Okay, so it’s time for more math. The linear acceleration felt by a rider is going to be equal to v^2/r. The radius here is 82 feet. So for each of the 'extreme’ seating positions, the force is going to be... Slowest seat: (58.47)^2/82 = 41.69 ft/sec^2 = +1.30 G?End seat: (76.90)^2/82 = 72.12 ft/sec^2 = +2.25 G?Fastest seat: (95.33)^2/82 = 110.83 ft/sec^2 = +3.46 G

But wait! There’s more!

Remember, gravity is still there, meaning those values should be +2.30 G, +3.25 G, and +4.46 G respectively. I can live with those numbers; the manufacturer claims a maximum acceleration of +4.5G at the bottom of the swing.

Don’t forget!

Figure 2

Remember also that the seat is inclined backward at 15 degrees, and we still have that outward force of about half a G. But if you have a look at the second diagram, which shows the minimum forces acting on a rider at the bottom center of the swing, you can see that as the vertical force gets larger, the net force (green line) aligns more precisely with the rider’s spine. (Figure 2)

Figure 3

At the other end of the swing, the situation is a bit different. The ride reverses direction, which means that at the peak of the swing, there is no tangential acceleration at all. This means the swinging motion does not pull the rider "down" into his seat at all. The gondola is still rotating, so there is still that half-G outward acceleration. But gravity is now pulling in what certainly appears to be the wrong direction. The rider feels the outward force pulling "down" and outward at half a G at a fifteen degree angle. Gravity is pulling "down" 1G at a 135 degree angle...which is to say, it’s actually pulling "up" 1G at a 45-degree angle. Resolving all of that, I get a net force pulling "back" at about 0.22G and "up" at 0.58G. That means the green line in that diagram is, so far as the rider is concerned, pulling him up and back with a force of 0.63G at a 69 degree angle. Remember, this is from the rider’s point of view, where "level" is actually inclined fifteen degrees back from the horizontal axis of the gondola ring. (Figure 3)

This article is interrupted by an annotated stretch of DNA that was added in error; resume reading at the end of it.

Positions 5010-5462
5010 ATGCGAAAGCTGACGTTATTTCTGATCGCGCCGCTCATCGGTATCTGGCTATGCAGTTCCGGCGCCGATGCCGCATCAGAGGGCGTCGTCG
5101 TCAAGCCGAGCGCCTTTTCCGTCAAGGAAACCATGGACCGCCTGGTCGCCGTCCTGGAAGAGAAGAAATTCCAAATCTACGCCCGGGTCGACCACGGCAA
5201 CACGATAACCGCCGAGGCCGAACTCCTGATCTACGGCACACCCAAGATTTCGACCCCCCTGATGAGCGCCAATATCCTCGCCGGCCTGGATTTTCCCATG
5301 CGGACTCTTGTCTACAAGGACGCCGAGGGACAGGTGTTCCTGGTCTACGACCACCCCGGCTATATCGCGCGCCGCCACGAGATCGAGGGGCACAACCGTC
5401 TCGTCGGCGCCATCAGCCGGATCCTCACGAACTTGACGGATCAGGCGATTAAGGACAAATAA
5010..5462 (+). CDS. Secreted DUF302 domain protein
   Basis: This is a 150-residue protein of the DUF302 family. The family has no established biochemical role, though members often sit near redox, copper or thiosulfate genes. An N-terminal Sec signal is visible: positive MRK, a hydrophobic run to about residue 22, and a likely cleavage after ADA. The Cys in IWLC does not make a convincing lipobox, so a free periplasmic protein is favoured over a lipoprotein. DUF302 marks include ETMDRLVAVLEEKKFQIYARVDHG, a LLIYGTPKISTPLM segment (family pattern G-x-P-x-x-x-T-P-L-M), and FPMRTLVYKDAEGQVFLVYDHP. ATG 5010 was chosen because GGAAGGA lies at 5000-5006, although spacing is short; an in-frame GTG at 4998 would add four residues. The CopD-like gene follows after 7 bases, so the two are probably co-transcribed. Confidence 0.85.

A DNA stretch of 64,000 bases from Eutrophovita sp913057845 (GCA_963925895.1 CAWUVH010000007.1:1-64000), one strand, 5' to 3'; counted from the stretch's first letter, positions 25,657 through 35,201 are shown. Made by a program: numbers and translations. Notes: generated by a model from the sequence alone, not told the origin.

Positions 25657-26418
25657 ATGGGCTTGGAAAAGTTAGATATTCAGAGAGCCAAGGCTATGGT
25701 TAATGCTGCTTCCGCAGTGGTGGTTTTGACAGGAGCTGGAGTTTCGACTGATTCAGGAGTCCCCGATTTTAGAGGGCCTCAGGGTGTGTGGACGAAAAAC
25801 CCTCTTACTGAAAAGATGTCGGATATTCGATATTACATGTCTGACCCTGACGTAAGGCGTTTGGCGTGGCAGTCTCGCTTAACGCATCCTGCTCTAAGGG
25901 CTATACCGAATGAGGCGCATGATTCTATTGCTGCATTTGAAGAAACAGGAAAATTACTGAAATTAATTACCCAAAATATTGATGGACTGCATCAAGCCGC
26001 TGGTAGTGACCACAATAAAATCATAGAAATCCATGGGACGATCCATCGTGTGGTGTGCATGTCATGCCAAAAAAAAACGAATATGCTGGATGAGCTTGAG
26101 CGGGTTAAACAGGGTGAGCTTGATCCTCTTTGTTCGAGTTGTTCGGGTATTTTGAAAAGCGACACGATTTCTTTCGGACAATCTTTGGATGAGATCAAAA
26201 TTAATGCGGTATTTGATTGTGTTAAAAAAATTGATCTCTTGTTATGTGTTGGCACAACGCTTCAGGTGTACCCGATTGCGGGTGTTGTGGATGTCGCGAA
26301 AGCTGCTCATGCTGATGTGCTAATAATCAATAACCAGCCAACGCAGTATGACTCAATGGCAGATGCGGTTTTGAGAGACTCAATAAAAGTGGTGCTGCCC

All of that happens over the course of about ten seconds. The rider goes from a true negative 0.62 G experience at the top of the swing to a crushing 4.4 G at the bottom, then back down to -0.62 again at the top on the other side. So the vertical force changes continuously. Add to that, the rotation also causes some interesting angles to appear that I’ve simply ignored by only considering the four 'corner’ seat positions. The ride motions are entirely periodic, everything is very simple, but for any given rider, the rotation means the exact location around the ring will be different at any given point on each swing. That means the forces you feel riding maXair will vary continuously, in a non-repeating pattern through the entire ride.